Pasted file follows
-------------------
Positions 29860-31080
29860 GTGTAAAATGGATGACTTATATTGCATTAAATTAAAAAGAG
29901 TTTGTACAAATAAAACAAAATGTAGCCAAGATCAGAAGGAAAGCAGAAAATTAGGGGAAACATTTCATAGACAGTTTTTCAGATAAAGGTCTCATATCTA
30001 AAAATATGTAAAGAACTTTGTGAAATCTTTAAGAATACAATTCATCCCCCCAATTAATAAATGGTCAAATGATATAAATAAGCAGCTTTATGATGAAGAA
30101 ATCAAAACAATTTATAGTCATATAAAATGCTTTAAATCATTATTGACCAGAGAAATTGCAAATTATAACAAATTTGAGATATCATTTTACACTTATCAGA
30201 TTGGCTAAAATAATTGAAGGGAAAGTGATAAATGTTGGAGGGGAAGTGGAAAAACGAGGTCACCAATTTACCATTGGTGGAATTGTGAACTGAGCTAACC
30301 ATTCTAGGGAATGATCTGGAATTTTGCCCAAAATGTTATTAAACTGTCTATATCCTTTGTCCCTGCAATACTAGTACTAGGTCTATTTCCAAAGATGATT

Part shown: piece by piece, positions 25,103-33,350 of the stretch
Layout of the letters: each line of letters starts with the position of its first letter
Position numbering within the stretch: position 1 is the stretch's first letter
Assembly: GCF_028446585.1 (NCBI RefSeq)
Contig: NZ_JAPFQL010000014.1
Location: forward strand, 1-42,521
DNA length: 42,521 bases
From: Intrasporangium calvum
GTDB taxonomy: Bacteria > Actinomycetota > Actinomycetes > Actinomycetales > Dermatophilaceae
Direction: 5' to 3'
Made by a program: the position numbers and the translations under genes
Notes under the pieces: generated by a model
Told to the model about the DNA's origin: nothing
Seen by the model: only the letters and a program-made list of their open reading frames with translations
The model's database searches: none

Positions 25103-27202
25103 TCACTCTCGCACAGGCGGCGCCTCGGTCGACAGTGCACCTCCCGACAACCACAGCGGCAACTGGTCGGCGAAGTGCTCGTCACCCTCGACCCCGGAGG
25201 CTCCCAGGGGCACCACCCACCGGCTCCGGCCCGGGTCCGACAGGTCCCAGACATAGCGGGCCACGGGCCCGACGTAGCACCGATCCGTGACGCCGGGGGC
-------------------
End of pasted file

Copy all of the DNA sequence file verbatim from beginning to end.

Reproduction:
Positions 29860-31080
29860 GTGTAAAATGGATGACTTATATTGCATTAAATTAAAAAGAG
29901 TTTGTACAAATAAAACAAAATGTAGCCAAGATCAGAAGGAAAGCAGAAAATTAGGGGAAACATTTCATAGACAGTTTTTCAGATAAAGGTCTCATATCTA
30001 AAAATATGTAAAGAACTTTGTGAAATCTTTAAGAATACAATTCATCCCCCCAATTAATAAATGGTCAAATGATATAAATAAGCAGCTTTATGATGAAGAA
30101 ATCAAAACAATTTATAGTCATATAAAATGCTTTAAATCATTATTGACCAGAGAAATTGCAAATTATAACAAATTTGAGATATCATTTTACACTTATCAGA
30201 TTGGCTAAAATAATTGAAGGGAAAGTGATAAATGTTGGAGGGGAAGTGGAAAAACGAGGTCACCAATTTACCATTGGTGGAATTGTGAACTGAGCTAACC
30301 ATTCTAGGGAATGATCTGGAATTTTGCCCAAAATGTTATTAAACTGTCTATATCCTTTGTCCCTGCAATACTAGTACTAGGTCTATTTCCAAAGATGATT

Part shown: piece by piece, positions 25,103-33,350 of the stretch
Layout of the letters: each line of letters starts with the position of its first letter
Position numbering within the stretch: position 1 is the stretch's first letter
Assembly: GCF_028446585.1 (NCBI RefSeq)
Contig: NZ_JAPFQL010000014.1
Location: forward strand, 1-42,521
DNA length: 42,521 bases
From: Intrasporangium calvum
GTDB taxonomy: Bacteria > Actinomycetota > Actinomycetes > Actinomycetales > Dermatophilaceae
Direction: 5' to 3'
Made by a program: the position numbers and the translations under genes
Notes under the pieces: generated by a model
Told to the model about the DNA's origin: nothing
Seen by the model: only the letters and a program-made list of their open reading frames with translations
The model's database searches: none

Positions 25103-27202
25103 TCACTCTCGCACAGGCGGCGCCTCGGTCGACAGTGCACCTCCCGACAACCACAGCGGCAACTGGTCGGCGAAGTGCTCGTCACCCTCGACCCCGGAGG
25201 CTCCCAGGGGCACCACCCACCGGCTCCGGCCCGGGTCCGACAGGTCCCAGACATAGCGGGCCACGGGCCCGACGTAGCACCGATCCGTGACGCCGGGGGC